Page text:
Embrace multi-sectoriality: Family planning is not only a health issue; it weaves through society in a myriad of ways and affects outcomes across health, education, finance, social services, and many other sectors crucial to future societal and individual success. By embracing family planning, Francophone West Africa is demonstrating to the next generation that we are listening to them and that we honor them. We show them we are working towards a demographic dividend that will offer vital societal resources to them as they grow and mature.
Link Family Planning with other global agendas: As family planning affects more than just the health of individuals and society, we need to link family planning to other global agendas, such as climate change, immigration, women’s empowerment, and human rights. These movements share goals with family planning initiatives, as well as a willingness to coordinate their investments and be mutually accountable in meeting country commitments. We need to imagine scenarios where linked agendas lead to positive impacts across the board.
Address financial equity: Establishing a financing mechanism similar to the Global Fund or Gavi could help close the funding gap for family planning in countries that have fewer resources. We’ve seen this model work — and work well — on those health issues, and now with the Global Financing Facility, an increasing number of Partnership countries are eligible for additional funding for RMNCAH-N. We hope to see this translate into increases in funding for family planning. The availability of this type of mechanism for additional funding should mean advances in the uptake of family planning, without program directors having to spend too much time with fundraising.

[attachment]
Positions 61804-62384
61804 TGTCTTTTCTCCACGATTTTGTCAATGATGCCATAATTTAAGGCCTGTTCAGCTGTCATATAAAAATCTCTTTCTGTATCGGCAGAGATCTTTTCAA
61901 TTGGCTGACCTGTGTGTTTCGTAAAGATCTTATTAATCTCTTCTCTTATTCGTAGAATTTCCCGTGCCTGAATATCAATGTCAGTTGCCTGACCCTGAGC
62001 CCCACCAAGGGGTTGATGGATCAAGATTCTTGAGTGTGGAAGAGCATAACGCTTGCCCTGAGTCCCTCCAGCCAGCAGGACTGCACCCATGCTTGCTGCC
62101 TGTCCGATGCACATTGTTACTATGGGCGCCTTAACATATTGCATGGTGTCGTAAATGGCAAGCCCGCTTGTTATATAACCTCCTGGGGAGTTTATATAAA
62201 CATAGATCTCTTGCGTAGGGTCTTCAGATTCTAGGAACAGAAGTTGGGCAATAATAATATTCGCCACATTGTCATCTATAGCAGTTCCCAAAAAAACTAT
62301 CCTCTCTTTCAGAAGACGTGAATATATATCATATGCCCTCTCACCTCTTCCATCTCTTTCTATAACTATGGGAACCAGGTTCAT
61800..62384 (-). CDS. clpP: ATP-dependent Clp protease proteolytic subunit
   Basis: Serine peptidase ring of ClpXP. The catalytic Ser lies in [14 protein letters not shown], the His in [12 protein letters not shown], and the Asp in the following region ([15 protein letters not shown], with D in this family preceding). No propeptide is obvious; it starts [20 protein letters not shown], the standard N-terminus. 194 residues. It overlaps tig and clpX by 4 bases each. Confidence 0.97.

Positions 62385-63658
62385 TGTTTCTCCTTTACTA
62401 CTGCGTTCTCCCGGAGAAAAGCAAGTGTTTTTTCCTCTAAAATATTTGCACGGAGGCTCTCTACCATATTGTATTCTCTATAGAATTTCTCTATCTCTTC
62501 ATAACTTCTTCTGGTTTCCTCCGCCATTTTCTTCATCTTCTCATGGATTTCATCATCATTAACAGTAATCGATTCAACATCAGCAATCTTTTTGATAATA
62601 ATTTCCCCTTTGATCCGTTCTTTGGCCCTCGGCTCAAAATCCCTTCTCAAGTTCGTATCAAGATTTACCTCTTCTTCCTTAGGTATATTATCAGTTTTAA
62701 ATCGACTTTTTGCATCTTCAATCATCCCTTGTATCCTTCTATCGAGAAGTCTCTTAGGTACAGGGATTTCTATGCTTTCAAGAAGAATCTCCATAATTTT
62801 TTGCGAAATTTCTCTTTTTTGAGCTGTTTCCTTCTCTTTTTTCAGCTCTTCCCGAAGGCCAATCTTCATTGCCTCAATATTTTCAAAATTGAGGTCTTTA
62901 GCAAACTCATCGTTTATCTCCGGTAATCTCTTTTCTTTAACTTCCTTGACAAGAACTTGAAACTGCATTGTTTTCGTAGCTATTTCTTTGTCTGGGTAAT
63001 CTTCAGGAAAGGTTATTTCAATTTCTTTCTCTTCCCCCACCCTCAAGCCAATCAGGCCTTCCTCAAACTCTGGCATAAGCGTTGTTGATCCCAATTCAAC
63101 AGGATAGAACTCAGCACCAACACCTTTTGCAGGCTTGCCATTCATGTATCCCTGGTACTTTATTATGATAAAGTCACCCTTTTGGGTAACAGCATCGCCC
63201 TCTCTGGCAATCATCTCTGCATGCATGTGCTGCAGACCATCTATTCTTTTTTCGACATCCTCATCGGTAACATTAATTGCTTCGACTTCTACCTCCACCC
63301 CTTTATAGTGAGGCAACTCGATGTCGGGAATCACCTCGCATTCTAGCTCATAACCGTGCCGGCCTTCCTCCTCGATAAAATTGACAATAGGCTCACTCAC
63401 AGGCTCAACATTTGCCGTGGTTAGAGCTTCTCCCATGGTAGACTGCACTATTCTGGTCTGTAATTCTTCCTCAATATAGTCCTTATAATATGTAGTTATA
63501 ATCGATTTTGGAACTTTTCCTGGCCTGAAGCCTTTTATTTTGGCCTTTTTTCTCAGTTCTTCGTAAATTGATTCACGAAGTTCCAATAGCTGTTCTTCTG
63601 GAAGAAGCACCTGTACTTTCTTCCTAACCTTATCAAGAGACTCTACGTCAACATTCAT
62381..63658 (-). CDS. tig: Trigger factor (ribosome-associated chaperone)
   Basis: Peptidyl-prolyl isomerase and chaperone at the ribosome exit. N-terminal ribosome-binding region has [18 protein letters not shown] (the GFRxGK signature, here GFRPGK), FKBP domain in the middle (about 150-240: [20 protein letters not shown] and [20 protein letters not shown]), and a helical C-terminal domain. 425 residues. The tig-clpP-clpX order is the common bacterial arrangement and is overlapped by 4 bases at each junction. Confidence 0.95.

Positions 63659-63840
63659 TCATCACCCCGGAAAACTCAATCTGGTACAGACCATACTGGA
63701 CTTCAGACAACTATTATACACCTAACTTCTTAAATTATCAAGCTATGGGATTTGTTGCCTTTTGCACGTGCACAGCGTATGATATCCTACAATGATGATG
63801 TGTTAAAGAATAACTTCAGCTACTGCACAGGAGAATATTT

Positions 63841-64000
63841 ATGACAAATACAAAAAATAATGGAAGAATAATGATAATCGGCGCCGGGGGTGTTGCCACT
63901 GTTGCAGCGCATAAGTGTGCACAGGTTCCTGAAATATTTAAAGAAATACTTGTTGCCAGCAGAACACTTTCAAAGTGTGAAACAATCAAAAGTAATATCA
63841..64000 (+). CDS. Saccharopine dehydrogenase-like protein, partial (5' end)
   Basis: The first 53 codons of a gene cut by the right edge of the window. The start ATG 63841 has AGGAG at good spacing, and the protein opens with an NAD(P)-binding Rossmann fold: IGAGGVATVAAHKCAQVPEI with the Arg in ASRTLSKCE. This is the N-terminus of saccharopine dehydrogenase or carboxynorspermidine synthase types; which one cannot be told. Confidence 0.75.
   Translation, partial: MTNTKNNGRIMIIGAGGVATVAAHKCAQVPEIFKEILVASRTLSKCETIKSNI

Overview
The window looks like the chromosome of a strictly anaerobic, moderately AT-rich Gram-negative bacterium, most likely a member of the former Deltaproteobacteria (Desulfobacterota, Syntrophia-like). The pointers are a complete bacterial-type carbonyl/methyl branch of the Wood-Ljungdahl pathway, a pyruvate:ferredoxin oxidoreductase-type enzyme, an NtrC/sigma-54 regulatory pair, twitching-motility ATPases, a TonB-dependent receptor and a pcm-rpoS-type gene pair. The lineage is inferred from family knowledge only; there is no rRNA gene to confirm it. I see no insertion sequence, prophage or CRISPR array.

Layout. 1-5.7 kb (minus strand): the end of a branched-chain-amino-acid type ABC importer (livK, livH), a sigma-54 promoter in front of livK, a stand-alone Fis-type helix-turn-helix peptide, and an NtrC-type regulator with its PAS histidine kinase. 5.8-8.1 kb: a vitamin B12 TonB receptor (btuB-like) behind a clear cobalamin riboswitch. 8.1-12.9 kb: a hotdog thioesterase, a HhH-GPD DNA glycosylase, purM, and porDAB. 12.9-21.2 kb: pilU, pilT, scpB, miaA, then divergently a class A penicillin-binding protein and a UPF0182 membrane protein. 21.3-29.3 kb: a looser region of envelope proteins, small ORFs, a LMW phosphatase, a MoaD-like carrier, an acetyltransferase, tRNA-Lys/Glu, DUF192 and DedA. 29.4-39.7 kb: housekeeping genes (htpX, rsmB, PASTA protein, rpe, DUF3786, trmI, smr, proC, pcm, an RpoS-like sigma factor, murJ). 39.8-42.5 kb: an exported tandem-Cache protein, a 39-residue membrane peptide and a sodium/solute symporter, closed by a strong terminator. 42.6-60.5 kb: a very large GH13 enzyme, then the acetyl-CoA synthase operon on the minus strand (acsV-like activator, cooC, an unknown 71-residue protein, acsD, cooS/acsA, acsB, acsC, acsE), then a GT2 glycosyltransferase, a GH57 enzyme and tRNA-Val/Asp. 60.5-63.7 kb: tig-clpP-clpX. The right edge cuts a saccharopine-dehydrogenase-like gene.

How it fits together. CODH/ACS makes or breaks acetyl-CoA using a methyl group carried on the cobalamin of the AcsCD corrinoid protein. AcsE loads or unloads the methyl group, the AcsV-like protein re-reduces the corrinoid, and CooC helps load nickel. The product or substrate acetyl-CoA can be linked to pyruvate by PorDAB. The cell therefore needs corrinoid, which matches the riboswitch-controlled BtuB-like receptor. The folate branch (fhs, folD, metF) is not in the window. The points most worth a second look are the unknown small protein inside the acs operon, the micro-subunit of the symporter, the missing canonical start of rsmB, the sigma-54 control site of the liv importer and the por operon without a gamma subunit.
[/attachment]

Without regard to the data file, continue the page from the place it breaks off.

Use scientific evidence to guide interventions: We don’t just need evidence-based solutions to help bring modern contraceptive methods and education to more women and girls in Francophone West Africa: we need these solutions tailored to the specific needs, wishes, and context of the population served. These solutions may vary greatly from country to country, and even from village to village. They need to be well-designed and forward-thinking solutions that employ solid social science principles, relevant data about the people and how they make decisions, and a great deal of listening before they are implemented.
Help countries build political will: We cannot only help countries see the benefits of really investing in family planning, but we can help them make those investments more sustainable through win-win partnerships between countries and donors. Programs such as equitable matching funds to support implementation of countries’ CIPs will help countries invest more and build the political will to sustain such investments.
We have accomplished so much, and there is so much to be proud of. But it will never be enough as long as women and girls are still dying because they did not or could not access vital family planning services. This is not impossible — the Ouagadougou Partnership has already accomplished achievements beyond what people thought possible. And why shouldn’t similar regional initiatives work in other parts of the world? Let’s keep our eyes on our common vision and rely on our model of proven success and strength in partnership. While we still need to innovate, we have solid evidence that this type of model works well. Let’s share our Francophone West African experience with other parts of the world and keep working to ensures everyone has access to family planning.